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Providing Urgent Maternal Protections (PUMP) for Nursing Mothers Act

The bipartisan Providing Urgent Maternal Protections (PUMP) for Nursing Mothers Act (S. 1658/H.R. 3110) was introduced in both Houses of Congress with bipartisan support in May 2021. 

The current law, Break Time for Nursing Mothers, (the Break Time law) requires employers to provide reasonable break time and a private, non-bathroom space for breastfeeding employees to pump during the work day. While this was an important step, nearly one in four women of childbearing age are not covered by the Break Time law.

The PUMP for Nursing Mothers Act would strengthen the Break Time law by:

  • Closing the coverage gap. The bill would protect the nearly 9 million employees excluded from the Break Time law by extending the law's protections to cover salaried employees as well as other categories of employees currently exempted from protections, such as teachers.
  • Providing employers clarity on when pumping time must be paid and when it may be unpaid. The bill leaves in place existing law protecting many salaried workers from having their pay docked, and clarifies that any time spent pumping while the employee is also working, a common occurrence for many employees, must be counted as hours worked.
  • Providing remedies for nursing mothers. The bill would ensure that nursing mothers have access to remedies that are available for other violations of the Fair Labor Standards Act. 

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Providing Urgent Maternal Protections (PUMP) for Nursing Mothers Act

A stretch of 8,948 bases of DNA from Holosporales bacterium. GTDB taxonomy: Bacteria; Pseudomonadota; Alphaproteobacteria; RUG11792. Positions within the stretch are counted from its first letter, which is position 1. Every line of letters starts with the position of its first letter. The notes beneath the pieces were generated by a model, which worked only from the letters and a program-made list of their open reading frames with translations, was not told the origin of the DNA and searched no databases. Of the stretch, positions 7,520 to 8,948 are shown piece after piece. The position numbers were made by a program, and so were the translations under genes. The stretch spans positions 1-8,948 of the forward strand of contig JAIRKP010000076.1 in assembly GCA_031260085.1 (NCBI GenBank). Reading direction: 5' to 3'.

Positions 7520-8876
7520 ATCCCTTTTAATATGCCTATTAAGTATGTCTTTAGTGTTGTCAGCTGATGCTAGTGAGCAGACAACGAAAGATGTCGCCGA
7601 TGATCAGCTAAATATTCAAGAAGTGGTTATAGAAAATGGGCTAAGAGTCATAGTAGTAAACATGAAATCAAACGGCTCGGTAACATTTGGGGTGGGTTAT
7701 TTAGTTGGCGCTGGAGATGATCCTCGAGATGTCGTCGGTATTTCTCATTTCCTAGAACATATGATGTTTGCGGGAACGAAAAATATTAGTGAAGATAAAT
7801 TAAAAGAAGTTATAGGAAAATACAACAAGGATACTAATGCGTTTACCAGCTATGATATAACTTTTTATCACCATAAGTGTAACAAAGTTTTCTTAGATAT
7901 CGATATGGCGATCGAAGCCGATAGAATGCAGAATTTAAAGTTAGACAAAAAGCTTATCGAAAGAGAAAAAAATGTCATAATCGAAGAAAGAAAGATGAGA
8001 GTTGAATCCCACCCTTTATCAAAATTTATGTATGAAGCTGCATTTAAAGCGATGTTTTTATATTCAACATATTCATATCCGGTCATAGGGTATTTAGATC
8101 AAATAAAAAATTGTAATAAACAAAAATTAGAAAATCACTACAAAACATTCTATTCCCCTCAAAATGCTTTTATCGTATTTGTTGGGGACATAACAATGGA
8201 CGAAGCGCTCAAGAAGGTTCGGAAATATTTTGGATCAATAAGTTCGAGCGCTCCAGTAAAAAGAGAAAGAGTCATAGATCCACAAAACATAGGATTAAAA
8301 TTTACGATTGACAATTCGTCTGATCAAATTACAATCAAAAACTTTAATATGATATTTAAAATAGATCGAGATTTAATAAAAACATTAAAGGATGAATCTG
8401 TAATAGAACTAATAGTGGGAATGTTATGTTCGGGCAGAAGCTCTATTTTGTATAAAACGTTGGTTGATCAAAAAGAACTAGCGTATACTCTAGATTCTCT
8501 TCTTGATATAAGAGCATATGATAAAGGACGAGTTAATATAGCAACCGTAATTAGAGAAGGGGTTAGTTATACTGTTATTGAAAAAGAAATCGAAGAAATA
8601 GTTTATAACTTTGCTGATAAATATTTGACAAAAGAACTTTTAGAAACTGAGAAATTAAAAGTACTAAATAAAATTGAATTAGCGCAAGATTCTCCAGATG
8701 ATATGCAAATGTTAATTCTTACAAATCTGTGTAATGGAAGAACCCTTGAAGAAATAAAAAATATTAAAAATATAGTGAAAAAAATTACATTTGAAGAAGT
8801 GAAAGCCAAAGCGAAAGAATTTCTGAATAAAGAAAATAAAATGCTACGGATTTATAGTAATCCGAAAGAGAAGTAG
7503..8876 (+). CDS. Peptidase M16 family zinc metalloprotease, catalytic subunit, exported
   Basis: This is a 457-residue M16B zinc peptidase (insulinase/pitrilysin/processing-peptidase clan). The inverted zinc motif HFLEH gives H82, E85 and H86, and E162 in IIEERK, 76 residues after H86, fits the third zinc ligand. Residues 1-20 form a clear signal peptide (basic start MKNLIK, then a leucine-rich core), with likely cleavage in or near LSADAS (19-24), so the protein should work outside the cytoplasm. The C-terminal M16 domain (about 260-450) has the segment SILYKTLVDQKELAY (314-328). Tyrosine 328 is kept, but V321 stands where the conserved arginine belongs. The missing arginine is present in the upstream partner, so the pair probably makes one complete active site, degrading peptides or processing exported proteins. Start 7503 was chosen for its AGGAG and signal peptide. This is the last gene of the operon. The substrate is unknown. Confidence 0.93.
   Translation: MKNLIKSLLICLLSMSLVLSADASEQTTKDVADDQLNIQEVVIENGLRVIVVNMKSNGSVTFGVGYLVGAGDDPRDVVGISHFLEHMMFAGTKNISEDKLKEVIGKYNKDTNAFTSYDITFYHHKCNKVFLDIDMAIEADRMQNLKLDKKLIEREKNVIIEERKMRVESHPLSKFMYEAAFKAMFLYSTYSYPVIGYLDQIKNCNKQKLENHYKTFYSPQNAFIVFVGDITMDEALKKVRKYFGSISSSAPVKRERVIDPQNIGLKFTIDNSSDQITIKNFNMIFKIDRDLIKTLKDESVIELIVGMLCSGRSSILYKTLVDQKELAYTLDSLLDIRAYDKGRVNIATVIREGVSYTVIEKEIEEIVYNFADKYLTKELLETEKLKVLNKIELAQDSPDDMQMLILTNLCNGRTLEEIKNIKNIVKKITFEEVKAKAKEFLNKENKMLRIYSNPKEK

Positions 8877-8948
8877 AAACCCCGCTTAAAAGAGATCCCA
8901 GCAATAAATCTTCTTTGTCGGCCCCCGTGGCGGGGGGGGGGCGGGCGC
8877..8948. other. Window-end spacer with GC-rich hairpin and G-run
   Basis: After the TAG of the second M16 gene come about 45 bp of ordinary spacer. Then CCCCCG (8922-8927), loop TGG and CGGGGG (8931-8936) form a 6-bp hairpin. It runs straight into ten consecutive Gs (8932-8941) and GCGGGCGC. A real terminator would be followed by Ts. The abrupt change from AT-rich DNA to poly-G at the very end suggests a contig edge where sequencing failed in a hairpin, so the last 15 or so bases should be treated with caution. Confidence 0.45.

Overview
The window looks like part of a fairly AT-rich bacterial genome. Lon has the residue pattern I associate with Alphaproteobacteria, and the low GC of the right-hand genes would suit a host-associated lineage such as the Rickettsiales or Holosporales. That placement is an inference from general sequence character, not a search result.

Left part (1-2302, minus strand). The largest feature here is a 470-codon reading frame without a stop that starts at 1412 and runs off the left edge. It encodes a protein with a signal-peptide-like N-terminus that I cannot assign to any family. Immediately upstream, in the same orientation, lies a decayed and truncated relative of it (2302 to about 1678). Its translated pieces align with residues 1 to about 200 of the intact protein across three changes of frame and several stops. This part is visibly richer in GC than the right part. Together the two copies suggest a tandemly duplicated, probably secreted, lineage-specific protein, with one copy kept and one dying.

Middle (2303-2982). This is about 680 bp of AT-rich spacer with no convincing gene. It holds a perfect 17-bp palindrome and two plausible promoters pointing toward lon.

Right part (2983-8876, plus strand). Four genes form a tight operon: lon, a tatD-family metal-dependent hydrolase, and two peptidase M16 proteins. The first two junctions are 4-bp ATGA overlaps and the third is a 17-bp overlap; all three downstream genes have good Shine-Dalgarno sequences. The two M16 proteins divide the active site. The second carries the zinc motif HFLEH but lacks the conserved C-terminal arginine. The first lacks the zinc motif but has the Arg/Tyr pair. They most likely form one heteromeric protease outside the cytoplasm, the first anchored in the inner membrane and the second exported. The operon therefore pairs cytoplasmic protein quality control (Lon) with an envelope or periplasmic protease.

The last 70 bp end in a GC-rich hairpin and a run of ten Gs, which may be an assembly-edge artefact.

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Congressional History

Legislation to expand the Break Time for Nursing Mothers law has been introduced in each Congressional session since the Break Time law was enacted. In 2011, the bill was titled the Breastfeeding Promotion Act. In 2013, 2015, and 2017, the bill was titled the Supporting Working Moms Act.

With the support of the USBC-affiliated Workplace Support Constellation, the 2019 bill was updated and adapted to better reflect the needs of breastfeeding employees and their employers. On January 28, 2020, Nikia Sankofa, Executive Director of the USBC, provided witness testimony at the "Expecting More: Addressing America's Maternal and Infant Health Crisis" joint congressional subcommittee hearing. 

The 2021 bill maintains the same components, however includes technical changes to create a cleaner, simpler bill. The PUMP for Nursing Mothers Act was included in the U.S. House of Representatives joint subcommittee hearing, "Fighting for Fairness: Examining Legislation to Confront Workplace Discrimination" on March 18, 2021. On May 25, 2021, the Senate ​​​​​Committee on Health, Education, Labor, and Pensions approved the PUMP for Nursing Mothers Act with unanimous bipartisan support. The following day, the House Education & Labor Committee held a markup and passed an amended version of the bill out of committee, with strong support from the U.S. Chamber of Commerce